KSUA's fortunes began to decline in the late 1980s. KFAR, the predominant commercial station in Fairbanks, had a format for many years in the 1970s and 1980s of top 40 music and local news and talk. Bill Walley, the station's general manager and later owner, had resisted expanding into some of the more contemporary music trends and radio formats which had emerged during the 1980s, and in fact had in part seeded KSUA during its push to become an open air station. A combination of Walley starting KWLF in 1987 and hiring away Anderson and Evans, and the decline of the Alaskan economy during the same period, saw KSUA's status as a commercial radio entity take a sudden sharp downturn. As Fairbanks's radio market expanded with a flood of new stations in the early 1990s, acute financial troubles began to plague KSUA. The station's advertising revenues steadily declined amidst an increasingly competitive broadcasting landscape. KSUA was eventually unable to meet its payroll demands to both management and on-air staff. The formerly-paid D.J.s were asked to volunteer, but in protest, one of them filed a wage claim with the Department of Labor, and KSUA was forced to give out almost $45,000 in unpaid wages. Out of money, KSUA went dark March 8, 1993.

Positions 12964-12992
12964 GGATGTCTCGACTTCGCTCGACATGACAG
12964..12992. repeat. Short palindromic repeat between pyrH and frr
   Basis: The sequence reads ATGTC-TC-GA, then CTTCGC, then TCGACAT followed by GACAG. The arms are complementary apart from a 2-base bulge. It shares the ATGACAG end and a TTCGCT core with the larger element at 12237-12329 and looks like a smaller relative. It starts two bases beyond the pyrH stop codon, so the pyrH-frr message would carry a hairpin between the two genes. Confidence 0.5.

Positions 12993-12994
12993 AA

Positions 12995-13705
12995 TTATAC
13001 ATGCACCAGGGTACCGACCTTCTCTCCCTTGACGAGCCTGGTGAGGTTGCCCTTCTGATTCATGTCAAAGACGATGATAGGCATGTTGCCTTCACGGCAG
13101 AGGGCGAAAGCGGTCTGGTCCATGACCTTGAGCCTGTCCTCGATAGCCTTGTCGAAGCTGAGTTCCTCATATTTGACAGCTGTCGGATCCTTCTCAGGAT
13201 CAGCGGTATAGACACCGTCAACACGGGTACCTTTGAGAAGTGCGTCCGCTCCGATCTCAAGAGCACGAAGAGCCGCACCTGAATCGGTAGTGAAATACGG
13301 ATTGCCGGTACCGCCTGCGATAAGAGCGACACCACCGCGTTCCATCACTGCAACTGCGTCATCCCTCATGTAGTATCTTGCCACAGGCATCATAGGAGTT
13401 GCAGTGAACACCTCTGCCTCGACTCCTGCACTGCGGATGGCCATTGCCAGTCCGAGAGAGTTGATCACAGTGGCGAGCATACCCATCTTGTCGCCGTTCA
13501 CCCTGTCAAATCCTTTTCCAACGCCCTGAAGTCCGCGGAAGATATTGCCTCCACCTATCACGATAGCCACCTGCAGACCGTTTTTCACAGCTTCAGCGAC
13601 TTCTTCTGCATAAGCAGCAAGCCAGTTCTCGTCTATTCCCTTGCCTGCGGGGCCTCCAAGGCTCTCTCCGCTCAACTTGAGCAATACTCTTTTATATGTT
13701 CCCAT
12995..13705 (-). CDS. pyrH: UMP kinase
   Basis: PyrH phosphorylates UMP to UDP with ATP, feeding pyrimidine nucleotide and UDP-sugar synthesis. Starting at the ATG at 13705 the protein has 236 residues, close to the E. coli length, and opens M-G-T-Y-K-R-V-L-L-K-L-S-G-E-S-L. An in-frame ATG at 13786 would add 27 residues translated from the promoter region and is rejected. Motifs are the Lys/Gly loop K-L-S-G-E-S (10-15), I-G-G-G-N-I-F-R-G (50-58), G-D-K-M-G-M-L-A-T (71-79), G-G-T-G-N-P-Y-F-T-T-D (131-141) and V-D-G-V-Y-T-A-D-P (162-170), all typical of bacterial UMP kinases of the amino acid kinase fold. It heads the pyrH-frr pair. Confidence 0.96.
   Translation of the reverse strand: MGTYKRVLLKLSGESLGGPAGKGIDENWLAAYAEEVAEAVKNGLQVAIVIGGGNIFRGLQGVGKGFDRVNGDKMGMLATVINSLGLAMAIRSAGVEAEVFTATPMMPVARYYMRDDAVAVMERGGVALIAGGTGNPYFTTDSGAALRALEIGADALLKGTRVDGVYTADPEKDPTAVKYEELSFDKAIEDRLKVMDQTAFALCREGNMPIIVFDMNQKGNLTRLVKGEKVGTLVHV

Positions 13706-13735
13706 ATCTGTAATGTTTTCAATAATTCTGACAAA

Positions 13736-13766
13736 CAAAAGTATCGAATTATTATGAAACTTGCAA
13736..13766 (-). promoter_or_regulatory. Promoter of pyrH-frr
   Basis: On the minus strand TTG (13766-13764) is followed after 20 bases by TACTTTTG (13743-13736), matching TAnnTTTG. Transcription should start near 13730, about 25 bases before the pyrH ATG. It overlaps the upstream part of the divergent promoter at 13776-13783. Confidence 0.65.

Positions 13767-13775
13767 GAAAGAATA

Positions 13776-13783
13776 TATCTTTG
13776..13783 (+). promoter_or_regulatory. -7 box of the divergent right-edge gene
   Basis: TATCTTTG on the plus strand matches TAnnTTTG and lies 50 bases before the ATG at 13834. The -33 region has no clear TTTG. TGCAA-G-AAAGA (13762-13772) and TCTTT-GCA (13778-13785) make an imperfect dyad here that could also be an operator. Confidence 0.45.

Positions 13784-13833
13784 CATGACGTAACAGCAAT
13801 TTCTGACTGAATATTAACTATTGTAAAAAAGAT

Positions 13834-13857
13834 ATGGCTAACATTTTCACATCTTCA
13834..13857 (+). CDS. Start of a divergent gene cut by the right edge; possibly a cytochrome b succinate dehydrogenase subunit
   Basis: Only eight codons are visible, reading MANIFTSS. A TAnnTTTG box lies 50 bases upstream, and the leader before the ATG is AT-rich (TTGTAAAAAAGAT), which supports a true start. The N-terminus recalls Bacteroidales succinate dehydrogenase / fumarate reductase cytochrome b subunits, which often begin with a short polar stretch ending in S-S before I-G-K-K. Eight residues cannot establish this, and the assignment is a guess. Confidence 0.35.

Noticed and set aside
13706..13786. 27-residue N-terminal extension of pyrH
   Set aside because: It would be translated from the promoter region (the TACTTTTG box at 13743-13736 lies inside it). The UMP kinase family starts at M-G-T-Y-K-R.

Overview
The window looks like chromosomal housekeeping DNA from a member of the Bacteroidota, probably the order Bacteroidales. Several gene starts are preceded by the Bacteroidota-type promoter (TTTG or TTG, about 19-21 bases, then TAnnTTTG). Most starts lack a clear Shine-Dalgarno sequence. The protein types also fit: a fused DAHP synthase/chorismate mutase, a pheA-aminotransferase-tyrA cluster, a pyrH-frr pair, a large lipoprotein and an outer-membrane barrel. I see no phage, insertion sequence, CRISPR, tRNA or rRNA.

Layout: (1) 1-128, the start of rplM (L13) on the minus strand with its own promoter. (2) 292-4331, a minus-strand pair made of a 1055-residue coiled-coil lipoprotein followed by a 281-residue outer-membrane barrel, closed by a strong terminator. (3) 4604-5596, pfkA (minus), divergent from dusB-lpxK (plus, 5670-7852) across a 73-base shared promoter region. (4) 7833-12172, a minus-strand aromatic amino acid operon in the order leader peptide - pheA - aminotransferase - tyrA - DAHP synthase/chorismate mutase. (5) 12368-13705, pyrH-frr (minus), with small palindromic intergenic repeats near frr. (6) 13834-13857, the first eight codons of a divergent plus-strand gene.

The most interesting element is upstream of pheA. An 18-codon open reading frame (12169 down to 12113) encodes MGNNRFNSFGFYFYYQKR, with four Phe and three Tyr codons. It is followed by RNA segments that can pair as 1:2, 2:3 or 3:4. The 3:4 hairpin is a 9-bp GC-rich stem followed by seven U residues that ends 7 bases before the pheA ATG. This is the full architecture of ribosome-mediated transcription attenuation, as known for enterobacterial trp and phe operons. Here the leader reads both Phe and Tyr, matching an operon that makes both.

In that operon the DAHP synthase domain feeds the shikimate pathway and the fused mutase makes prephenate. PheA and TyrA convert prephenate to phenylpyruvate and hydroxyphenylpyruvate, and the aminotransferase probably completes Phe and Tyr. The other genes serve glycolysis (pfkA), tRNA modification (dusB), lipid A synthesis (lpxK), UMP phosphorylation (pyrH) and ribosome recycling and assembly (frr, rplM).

Transformation, transition, and growth
The station stayed off the air until the end of 1993. During its downtime, SMI was dissolved, and the license for KSUA was transferred to the UA Board of Regents, to be held in trust for the students of UAF, and in September an ASUAF bill, the "Governance Agreement For The KSUA Media Board", was passed, recreating KSUA as a non-commercial, educational station, under the authority of the new KSUA Media Board. The station's chief engineer brought the broadcast studio up to FCC standards, and after serious difficulties with the transmitter, a new antenna was purchased, placed on the Moore Residence Hall on Upper Campus.
When KSUA came back online, they had new equipment, were under new management, a volunteer basis, and a brand-new format: 'edgy' Alternative rock! The new KSUA came on the air on December 2, 1993, playing the same song the station had shut down with: Pearl Jam's "Alive."
When KSUA first went open air, the portion of the FM spectrum below 96 MHz was reserved in Alaska by the military. Due to the efforts in Congress by then-Senator Ted Stevens, this had changed by 1987, and radio stations began appearing on that portion of the dial. KUAC and KSUA, as well as other public radio stations in Alaska such as KSKA, had been placed on a frequency in a section of the FM band typically reserved for commercial radio. Now that the station was operated on a volunteer basis, Borealis Broadcasting, a major local media company previously part-owned by Bill Walley until his death in 1991, wanted its frequency for a new commercial station. Borealis ended up purchasing the 91.5 frequency from a small local Christian station that had once used it, and 'trading' it to KSUA for their old frequency, which they used for their new station KUWL. KSUA got a non-commercial frequency, stronger broadcasting equipment, and $10,000 out of the deal.